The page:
The Bound team loves reading contemporary books. We read some really good genre-bending books that came out this year, and we really want to recommend them to you!

Fiction

-The Body Myth by Rheea Mukherjee

The Body Myth is set in an imaginary place, Suryam. It is an exploration of a complicated love triangle between three characters- Mira, Sara and Rahil. We loved the way Mukherjee brings these three characters’ lives together. We were hooked to the lines, all the time wondering what’s wrong with Sara? Why is Rahil putting up with her? Why is Mira getting dangerously involved with this couple? We found Mukherjee’s exploration of mental health and relationships through fiction quite interesting. Relationships that stood out apart from the love triangle were Mira’s relationship with her father and Mira’s relationship with her student. Read this book if you want to read well-written literary fiction that will make you savour its lines.

-My Sister, The Serial Killer by Oyinkan Braithwaite

We love thrillers and My Sister, The Serial Killer is a literary thriller that we would recommend to everyone. This darkly comic novel made us sit on the edge of our seats while it also made us question ourselves. What would we do if we were in the place of the narrator, Korede, who is a nurse and has taken an oath to save lives but has a dangerous sister? This book is a must read for anyone who enjoys a thrilling, thought-provoking story and a very quick read.

-Girl in White Cotton by Avni Doshi

We love reading contemporary Indian fiction and we enjoyed ‘Girl in White Cotton’. This book is a product of years of hard work and it shows. Avni Doshi won the 2013 Tibor Prize for her manuscript, but she worked on it for years before it came out in the form that it is currently published in. Antara, the narrator finds it difficult to deal with her mother’s deteriorating mental health and the reader is taken on roller-coaster ride of memories from Antara’s life. Doshi’s careful plotting leaves us rooting for the narrator for the most part of the book, even though the narrator is unreliable. This book is a must read for anyone who loves reading about complicated relationships especially that between a parent and child.

-The Scent of God by Saikat Majumdar

This novel is written really well and has quite a bold story. The tale is set in a boys’ boarding school. We get to see the story unfold through the eyes of Anirvan, a young student who is drawn towards the spiritual life of the monks at the school. The only female character throughout the book that has a strong hold on the narrator is his grandmother and she has always told him that to be a monk is to be everything. Anirvan faces an internal conflict when he is attracted to a boy from the school. Majumdar has written a tale that will make you think about sexuality, spirituality, exposure, upbringing and a lot more. Do not miss this bold literary fiction by a veteran writer.

Non-Fiction


-The Courtesan, the Mahatma and the Italian Brahmin by Manu Pillai

We enjoy historical fiction and couldn’t wait to read Manu Pillai’s latest book. His books bring alive fascinating characters from Indian history. His style of writing is so simple that it makes history accessible to those readers who don’t usually read historical texts. As females, what we loved about The Courtesan, the Mahatma and the Italian Brahmin are the interesting and inspiring female characters that shone through his prose. There are beautiful illustrations in the book that accompany the text and they make the reading experience all the more vivid. We spoke to Manu Pillai in our podcast to find out more about his journey of writing 3 books under 30!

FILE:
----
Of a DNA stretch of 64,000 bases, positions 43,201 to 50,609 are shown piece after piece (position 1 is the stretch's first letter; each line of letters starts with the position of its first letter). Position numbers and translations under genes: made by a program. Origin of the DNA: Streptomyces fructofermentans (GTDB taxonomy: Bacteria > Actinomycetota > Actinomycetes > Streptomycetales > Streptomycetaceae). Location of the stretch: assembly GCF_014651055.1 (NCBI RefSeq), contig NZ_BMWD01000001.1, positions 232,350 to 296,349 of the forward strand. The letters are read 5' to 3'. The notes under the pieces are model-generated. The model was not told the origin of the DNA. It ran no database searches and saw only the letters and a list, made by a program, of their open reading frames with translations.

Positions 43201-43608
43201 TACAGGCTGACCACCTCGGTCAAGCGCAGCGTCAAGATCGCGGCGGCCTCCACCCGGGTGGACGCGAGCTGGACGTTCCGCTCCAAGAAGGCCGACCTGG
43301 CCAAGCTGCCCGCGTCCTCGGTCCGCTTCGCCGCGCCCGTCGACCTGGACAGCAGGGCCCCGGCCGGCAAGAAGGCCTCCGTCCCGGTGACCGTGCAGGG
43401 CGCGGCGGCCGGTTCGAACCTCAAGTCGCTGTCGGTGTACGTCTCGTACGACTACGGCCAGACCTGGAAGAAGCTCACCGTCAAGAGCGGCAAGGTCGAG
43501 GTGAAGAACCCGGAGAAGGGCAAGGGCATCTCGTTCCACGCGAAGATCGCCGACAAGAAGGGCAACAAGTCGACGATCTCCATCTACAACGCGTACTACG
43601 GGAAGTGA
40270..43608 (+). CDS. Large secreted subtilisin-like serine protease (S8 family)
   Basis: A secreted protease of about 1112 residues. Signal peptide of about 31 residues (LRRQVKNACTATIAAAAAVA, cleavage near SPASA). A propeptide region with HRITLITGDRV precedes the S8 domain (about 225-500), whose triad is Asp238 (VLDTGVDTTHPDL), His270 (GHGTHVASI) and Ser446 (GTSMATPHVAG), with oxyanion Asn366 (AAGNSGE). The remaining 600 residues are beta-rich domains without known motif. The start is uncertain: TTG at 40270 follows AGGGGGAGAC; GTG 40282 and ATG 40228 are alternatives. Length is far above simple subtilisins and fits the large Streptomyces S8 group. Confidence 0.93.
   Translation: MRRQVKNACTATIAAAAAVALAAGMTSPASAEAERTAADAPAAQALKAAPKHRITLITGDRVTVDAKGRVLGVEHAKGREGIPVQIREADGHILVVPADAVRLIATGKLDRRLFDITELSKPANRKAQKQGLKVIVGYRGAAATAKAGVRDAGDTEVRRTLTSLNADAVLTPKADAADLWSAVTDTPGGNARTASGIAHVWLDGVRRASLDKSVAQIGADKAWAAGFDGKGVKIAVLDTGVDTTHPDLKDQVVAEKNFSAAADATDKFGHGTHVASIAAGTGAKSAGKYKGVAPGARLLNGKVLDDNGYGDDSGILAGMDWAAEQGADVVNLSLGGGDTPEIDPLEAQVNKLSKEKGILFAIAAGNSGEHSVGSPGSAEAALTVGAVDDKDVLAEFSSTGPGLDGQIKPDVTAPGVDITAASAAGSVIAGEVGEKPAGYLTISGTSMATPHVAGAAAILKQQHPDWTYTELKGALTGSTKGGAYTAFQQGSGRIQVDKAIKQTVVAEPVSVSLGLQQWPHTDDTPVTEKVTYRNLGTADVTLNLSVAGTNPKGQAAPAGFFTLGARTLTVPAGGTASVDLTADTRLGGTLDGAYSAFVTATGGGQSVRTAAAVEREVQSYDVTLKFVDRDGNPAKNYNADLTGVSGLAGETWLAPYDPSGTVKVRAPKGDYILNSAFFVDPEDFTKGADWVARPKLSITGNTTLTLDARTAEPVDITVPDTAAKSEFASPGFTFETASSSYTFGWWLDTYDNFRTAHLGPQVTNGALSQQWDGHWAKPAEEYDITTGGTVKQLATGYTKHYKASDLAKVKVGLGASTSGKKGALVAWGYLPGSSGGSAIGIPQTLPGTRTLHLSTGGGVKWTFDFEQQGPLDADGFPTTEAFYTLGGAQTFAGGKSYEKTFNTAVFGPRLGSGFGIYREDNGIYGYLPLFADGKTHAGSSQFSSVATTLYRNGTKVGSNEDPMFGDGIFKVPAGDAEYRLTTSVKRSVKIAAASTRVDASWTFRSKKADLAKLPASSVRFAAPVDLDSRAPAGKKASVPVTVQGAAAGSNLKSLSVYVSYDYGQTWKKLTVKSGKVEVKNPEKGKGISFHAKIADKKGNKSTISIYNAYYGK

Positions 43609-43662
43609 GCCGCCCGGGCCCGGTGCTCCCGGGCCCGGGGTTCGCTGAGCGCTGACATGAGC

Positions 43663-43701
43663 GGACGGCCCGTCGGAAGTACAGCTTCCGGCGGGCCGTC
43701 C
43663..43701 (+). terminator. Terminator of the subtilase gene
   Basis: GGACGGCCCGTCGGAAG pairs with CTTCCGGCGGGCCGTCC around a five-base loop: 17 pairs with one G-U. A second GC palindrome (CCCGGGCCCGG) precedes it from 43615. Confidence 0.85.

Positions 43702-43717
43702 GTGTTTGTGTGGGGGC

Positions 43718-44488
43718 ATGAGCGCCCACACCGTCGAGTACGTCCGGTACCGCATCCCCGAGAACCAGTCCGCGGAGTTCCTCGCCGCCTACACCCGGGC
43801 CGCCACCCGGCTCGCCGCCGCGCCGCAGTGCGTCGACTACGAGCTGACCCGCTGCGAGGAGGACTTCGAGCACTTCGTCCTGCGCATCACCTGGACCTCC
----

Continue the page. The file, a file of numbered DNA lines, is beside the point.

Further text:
-Truck De India by Rajat Ubhaykar

Truck De India is an extraordinary book that chronicles the journey of how Ubhaykar hitchhiked with truck drivers all over India. It is one of those books that will make you want to abandon your routine and set out on your own wild journey. Ubhaykar’s prose is simple; his language doesn’t draw attention to itself. As the narrator of the book, Ubhaykar has managed to be the spectator and he has given so much space to every character (truck drivers) that they are unforgettable. We especially liked the bonds he created with the truck drivers that he talks about in the book. We also caught up with Rajat Ubhaykar to find out about his creative process and his experience writing the book. The podcast will be out soon.

Poetry

-The Girl Aquarium by Jen Campbell

Jen Campbell’s poetry collection explores gender, body and fairytales among other subjects. Her poems draw in the reader as they are very welcoming. Her poems make you think about all the confines we set ourselves in this world and our limited frames of reference. Her poems are experimental and bold. If you’re looking to explore poetry that shatters your way of looking at the world and urges you to look closer with an open mind and be more empathetic, then you should read her book.

-How We Measured Time by Sivakami Velliangiri

The poems in this collection will remind you of domestic spaces that crowd your memory. Velliangiri walks us down her memory lane through her poems. The poems feature people, childhood games, destinations visited and more. Her poems include Tamil words that make them feel authentic. Her collection is a great addition to Indian poetry in English. Young writers will get a sense of her mastery of the craft from the book.

Tara Khandelwal and Michelle D'costa

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